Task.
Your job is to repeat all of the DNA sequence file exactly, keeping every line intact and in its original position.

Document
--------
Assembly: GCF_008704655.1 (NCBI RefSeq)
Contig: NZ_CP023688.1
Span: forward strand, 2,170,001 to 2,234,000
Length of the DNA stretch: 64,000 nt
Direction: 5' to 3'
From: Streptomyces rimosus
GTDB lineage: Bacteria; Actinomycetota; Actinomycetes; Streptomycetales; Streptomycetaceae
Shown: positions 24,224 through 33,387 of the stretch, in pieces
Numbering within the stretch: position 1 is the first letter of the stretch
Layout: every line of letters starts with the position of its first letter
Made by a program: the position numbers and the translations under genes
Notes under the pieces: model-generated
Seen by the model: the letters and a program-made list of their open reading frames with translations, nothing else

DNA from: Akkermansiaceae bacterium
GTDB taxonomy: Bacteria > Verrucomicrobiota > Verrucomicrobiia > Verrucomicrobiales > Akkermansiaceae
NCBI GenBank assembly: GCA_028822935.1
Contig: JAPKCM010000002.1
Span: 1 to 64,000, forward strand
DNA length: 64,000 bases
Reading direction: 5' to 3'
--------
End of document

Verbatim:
Assembly: GCF_008704655.1 (NCBI RefSeq)
Contig: NZ_CP023688.1
Span: forward strand, 2,170,001 to 2,234,000
Length of the DNA stretch: 64,000 nt
Direction: 5' to 3'
From: Streptomyces rimosus
GTDB lineage: Bacteria; Actinomycetota; Actinomycetes; Streptomycetales; Streptomycetaceae
Shown: positions 24,224 through 33,387 of the stretch, in pieces
Numbering within the stretch: position 1 is the first letter of the stretch
Layout: every line of letters starts with the position of its first letter
Made by a program: the position numbers and the translations under genes
Notes under the pieces: model-generated
Seen by the model: the letters and a program-made list of their open reading frames with translations, nothing else

DNA from: Akkermansiaceae bacterium
GTDB taxonomy: Bacteria > Verrucomicrobiota > Verrucomicrobiia > Verrucomicrobiales > Akkermansiaceae
NCBI GenBank assembly: GCA_028822935.1
Contig: JAPKCM010000002.1
Span: 1 to 64,000, forward strand
DNA length: 64,000 bases
Reading direction: 5' to 3'